Global gathering on 31 March will strengthen international efforts to accelerate clean energy transitions worldwide in the run-up to COP26 in November and beyond
Top international energy and climate leaders from the world’s largest economies will take part in the IEA-COP26 Net Zero Summit on 31 March to accelerate the momentum behind clean energy and examine how countries can work together more effectively to reduce their greenhouse gas emissions to net zero in line with shared international goals.
Co-hosted by IEA Executive Director Fatih Birol and COP26 President Alok Sharma, the Net Zero Summit is a critical milestone on the road to COP26 in Glasgow in November. The Summit will include a dynamic dialogue between the world’s major economies, which are also large emitters, with the participation of US Presidential Special Envoy for Climate John Kerry, Chinese Special Envoy on Climate Change Xie Zhenhua, European Commission Executive Vice-President Frans Timmermans and Indian Minister of Power, New and Renewable Energy Raj Kumar Singh.
“The world’s growing clean energy and climate ambitions are sending an unmistakable signal. Over 120 governments have announced their intentions to bring emissions to zero by the middle of this century. A tremendous amount now needs to be done to turn ambitions into reality: long-term targets by themselves will not suffice, as the recent rebound in global CO2 emissions shows,” said Dr Birol, the IEA Executive Director. “We’re delighted that all the world’s major players will come together at our Net Zero Summit to identify how to work together to turn targets into meaningful near-term energy actions to cut emissions and put the world on a sustainable path toward 1.5 degrees. This is vital to build momentum ahead of COP26 later this year.”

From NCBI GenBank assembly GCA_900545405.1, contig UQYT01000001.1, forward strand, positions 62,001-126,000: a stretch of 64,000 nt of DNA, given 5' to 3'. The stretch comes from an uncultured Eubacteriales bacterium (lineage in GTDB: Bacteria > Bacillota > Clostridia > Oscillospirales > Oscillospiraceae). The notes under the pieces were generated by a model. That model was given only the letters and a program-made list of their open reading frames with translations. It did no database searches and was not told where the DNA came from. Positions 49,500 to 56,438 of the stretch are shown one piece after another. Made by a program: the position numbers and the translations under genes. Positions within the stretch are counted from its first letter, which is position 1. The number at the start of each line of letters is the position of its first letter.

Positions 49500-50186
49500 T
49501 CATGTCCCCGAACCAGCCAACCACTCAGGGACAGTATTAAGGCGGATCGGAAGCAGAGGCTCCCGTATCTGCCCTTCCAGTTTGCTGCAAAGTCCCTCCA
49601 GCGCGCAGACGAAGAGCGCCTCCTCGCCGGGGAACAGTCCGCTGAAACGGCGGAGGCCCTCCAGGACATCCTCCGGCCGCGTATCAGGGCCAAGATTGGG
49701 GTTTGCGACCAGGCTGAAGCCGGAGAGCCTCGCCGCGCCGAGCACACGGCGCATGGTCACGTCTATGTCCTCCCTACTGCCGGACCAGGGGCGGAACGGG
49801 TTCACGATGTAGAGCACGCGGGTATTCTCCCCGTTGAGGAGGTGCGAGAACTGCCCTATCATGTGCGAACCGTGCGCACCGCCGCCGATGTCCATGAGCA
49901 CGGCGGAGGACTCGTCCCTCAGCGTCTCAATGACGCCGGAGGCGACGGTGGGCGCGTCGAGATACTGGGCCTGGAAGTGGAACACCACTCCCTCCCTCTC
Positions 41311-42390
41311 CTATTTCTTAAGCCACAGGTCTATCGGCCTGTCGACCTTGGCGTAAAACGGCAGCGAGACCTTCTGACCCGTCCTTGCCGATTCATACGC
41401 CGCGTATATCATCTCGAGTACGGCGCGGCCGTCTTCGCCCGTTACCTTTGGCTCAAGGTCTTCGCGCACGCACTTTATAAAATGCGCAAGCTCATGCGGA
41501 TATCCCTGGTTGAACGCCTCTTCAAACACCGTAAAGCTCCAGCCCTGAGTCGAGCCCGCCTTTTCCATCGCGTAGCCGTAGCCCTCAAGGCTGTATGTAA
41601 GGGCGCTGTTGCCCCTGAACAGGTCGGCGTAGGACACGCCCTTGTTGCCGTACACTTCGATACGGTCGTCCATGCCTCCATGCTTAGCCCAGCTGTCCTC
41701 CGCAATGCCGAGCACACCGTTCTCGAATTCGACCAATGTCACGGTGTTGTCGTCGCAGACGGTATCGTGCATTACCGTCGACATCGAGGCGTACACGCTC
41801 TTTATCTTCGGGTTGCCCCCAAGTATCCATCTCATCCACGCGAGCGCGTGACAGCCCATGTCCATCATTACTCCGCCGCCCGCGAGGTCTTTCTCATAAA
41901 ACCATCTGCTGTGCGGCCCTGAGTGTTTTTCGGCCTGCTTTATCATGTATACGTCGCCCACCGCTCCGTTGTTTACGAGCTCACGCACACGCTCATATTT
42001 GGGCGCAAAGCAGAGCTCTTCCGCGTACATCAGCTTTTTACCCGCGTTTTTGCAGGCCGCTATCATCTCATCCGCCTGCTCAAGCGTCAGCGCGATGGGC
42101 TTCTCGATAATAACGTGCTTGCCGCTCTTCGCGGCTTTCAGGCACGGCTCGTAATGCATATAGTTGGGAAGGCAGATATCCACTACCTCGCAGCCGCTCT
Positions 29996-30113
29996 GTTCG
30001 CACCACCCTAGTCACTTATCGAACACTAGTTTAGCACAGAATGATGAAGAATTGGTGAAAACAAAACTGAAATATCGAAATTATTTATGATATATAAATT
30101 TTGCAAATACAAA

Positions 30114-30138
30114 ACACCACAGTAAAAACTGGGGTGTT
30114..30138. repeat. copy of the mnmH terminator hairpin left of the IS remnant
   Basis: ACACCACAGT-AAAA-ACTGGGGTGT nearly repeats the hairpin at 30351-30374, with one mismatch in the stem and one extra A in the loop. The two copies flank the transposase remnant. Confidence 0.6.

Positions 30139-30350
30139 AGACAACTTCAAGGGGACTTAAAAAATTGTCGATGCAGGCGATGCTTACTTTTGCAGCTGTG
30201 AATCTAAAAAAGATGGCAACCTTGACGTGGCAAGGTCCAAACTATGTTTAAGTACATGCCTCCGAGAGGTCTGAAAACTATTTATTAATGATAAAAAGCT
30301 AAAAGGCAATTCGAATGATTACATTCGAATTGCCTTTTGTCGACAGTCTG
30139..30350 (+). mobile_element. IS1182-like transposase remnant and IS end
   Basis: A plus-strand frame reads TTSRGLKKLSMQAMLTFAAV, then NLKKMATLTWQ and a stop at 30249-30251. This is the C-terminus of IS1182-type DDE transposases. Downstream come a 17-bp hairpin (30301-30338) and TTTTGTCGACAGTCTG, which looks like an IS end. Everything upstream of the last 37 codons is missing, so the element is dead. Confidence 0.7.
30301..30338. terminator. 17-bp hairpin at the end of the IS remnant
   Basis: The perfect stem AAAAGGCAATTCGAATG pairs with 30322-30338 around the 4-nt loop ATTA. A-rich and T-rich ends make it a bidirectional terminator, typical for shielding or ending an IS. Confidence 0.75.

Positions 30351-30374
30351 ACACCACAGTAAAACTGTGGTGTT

“To keep our climate goals within reach the next ten years must be a decade of delivery, not deliberation. This is why the UK, as host of COP26, is pushing for much stronger international collaboration on climate change as one of its top priorities,” said Mr Sharma, the COP26 President. “The IEA-COP26 Net Zero Summit will be an important opportunity for the world’s major economies to agree how they can work together to make the transition towards net zero by 2050 faster, cheaper and easier for all.”
High-profile energy and climate leaders attending the Summit will represent countries that together account for the vast majority of global energy demand and greenhouse gas emissions, including Belgium, Brazil, Chile, Colombia, Czech Republic, Ethiopia, Germany, Greece, Italy, Japan, Kenya, Luxembourg, Mexico, Morocco, Netherlands, Norway, Poland, Slovakia and Spain. Global figures from business and civil society will also take part alongside youth representatives.
Following the opening sessions, a series of Ministerial Panels will address key issues for global clean energy transitions:
- Ensuring People-Centred Transitions
- Catalysing Near-Term Implementation
- Accelerating Technology and Innovation by Sector
- Mobilising Clean Energy Investment
The panels will be co-chaired by Ministers from governments including Canada, China, Denmark, India, Indonesia, South Africa, Sweden, the United Kingdom and the United States.
During the closing plenary session, leaders will reflect on the major priorities for action in the run-up to COP26 in Glasgow and the subsequent IEA Ministerial Meeting, and on how to strengthen the international clean energy architecture going into 2022 and beyond.
The Summit will provide a unique forum for dialogue among governments on how to implement their emissions pledges. IEA analysis shows that decisive action to boost clean energy is essential to drive sustainable recoveries worldwide over the next two to three years, setting the tone for ambitious and sustained emissions reductions through into the 2030s. Efficient multilateral mechanisms like the IEA are crucial for catalysing and supporting these efforts.
The global energy system is even more interconnected today than it was when the IEA was founded nearly half a century ago. And just as one country could do little on its own in response to the oil shocks that were crippling the world economy then, governments today cannot transform the global energy system through individual efforts alone.
To help countries turn their ambitions into coherent real-world action, the IEA will publish on 18 May the world’s first comprehensive roadmap for the global energy sector to reach net-zero emissions by 2050. Commissioned by the UK government’s COP26 Presidency, this unprecedented piece of IEA analysis will be a vital foundation for building a global consensus on reaching net-zero emissions, informing discussions at COP26 in November and beyond.